I’m so old I remember some liberals were panicking over Trump’s “convention bounce” like it was last month:
In Colorado, Clinton leads Trump by 12 points, 41 percent to 29 percent, with Johnson at 15 percent and Stein at 6 percent.
In Florida, the Democrat is ahead of her GOP opponent by five points, 41 percent to 36 percent, with Johnson at 9 percent and Stein at 4 percent.
In the four-way North Carolina contest, it’s Clinton at 45 percent, Trump at 36 percent, Johnson at 9 percent and Stein at 2 percent.
And in Virginia, Clinton gets 43 percent, Trump gets 31 percent, Johnson gets 12 percent and Stein gets 5 percent.
I didn’t think Trump had a viable path to the Electoral College before the campaign started. I…am not changing my mind.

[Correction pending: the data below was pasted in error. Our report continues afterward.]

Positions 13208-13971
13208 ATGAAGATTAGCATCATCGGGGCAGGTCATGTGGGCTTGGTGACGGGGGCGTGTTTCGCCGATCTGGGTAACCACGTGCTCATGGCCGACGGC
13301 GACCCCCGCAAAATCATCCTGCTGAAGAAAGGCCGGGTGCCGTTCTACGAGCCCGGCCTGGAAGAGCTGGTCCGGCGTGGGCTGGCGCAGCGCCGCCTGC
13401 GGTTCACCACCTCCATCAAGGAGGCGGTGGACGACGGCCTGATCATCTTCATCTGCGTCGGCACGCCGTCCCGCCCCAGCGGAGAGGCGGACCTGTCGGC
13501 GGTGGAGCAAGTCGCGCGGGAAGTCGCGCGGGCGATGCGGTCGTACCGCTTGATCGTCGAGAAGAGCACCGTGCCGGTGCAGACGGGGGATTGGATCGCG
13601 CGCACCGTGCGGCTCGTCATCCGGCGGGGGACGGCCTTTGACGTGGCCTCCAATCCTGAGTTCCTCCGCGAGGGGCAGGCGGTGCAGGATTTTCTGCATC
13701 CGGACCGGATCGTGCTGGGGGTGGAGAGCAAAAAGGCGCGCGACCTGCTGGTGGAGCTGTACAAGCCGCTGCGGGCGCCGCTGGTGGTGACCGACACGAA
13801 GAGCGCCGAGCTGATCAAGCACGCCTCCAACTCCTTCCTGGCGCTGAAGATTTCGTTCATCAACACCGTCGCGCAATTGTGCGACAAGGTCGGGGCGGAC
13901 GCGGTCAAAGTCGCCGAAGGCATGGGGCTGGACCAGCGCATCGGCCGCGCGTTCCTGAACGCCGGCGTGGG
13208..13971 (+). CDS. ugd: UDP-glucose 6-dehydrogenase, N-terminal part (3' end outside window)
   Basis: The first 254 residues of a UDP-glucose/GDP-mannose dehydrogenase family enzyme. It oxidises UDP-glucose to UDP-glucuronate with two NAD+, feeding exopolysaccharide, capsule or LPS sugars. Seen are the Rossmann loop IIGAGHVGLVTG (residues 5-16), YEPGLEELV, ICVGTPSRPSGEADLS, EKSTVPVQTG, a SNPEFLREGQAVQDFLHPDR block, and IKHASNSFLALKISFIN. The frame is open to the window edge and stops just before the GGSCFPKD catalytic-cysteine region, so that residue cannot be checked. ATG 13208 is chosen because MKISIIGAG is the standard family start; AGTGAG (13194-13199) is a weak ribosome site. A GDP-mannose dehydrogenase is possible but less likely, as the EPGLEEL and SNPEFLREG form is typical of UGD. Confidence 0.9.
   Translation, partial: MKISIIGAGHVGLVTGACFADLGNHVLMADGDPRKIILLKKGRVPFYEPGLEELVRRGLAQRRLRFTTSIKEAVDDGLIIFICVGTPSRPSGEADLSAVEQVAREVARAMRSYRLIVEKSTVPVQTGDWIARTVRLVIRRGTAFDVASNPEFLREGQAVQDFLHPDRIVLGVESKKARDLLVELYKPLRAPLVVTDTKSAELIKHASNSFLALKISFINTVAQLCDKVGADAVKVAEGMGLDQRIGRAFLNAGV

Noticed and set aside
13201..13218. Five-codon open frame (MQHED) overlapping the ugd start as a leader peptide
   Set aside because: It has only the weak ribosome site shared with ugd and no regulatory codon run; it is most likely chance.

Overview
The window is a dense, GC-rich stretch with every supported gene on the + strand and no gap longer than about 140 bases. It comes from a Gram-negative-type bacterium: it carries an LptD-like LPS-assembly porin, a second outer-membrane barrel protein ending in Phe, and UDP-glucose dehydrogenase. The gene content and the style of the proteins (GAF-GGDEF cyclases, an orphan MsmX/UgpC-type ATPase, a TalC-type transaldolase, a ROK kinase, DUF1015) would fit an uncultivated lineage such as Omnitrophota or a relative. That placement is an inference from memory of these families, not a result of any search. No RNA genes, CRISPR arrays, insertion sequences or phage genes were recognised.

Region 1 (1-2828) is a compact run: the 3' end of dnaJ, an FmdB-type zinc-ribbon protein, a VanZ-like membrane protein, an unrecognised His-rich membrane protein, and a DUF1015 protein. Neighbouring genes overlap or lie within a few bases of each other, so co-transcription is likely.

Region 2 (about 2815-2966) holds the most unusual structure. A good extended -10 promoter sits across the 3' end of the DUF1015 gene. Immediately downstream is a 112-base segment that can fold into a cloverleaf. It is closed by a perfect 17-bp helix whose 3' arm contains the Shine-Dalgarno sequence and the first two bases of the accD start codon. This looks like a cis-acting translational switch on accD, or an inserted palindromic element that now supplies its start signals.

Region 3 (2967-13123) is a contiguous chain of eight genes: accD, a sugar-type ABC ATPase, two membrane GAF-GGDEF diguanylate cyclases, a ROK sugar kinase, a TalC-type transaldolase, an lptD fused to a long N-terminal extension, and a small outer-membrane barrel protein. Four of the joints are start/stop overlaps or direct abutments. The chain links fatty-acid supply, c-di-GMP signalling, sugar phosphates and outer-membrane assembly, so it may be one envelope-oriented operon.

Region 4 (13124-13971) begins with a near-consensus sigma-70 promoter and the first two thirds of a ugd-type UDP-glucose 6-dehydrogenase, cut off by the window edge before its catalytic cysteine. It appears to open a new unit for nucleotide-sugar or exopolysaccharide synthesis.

Perhaps even more importantly, the anchor Trump is throwing to Senate candidates is beginning to show up — North Carolina looks like a toss-up and Bennett is well ahead in Colorado. Alas, the inability of Florida Dems to put up a halfway decent candidate will probably put it out of reach, but Illinois, New Hampshire, Pennsylvania and Ohio all seem very doable and Feingold looks like a lock in Wisconsin.
But at least the underfunded, amateurish campaign with a world-historically bad candidate is maintaining its laser focus:
look at the swing-state (if we can even still call them that) numbers and absorb the fact that Trump is campaigning in Connecticut tomorrow
— Simon Maloy (@SimonMaloy) August 12, 2016
A tweep asked a question I don’t have a good answer to: when does Trump start to threaten the Republican House majority? As always, eternal thanks for the wisdom of the Republican primary electorate.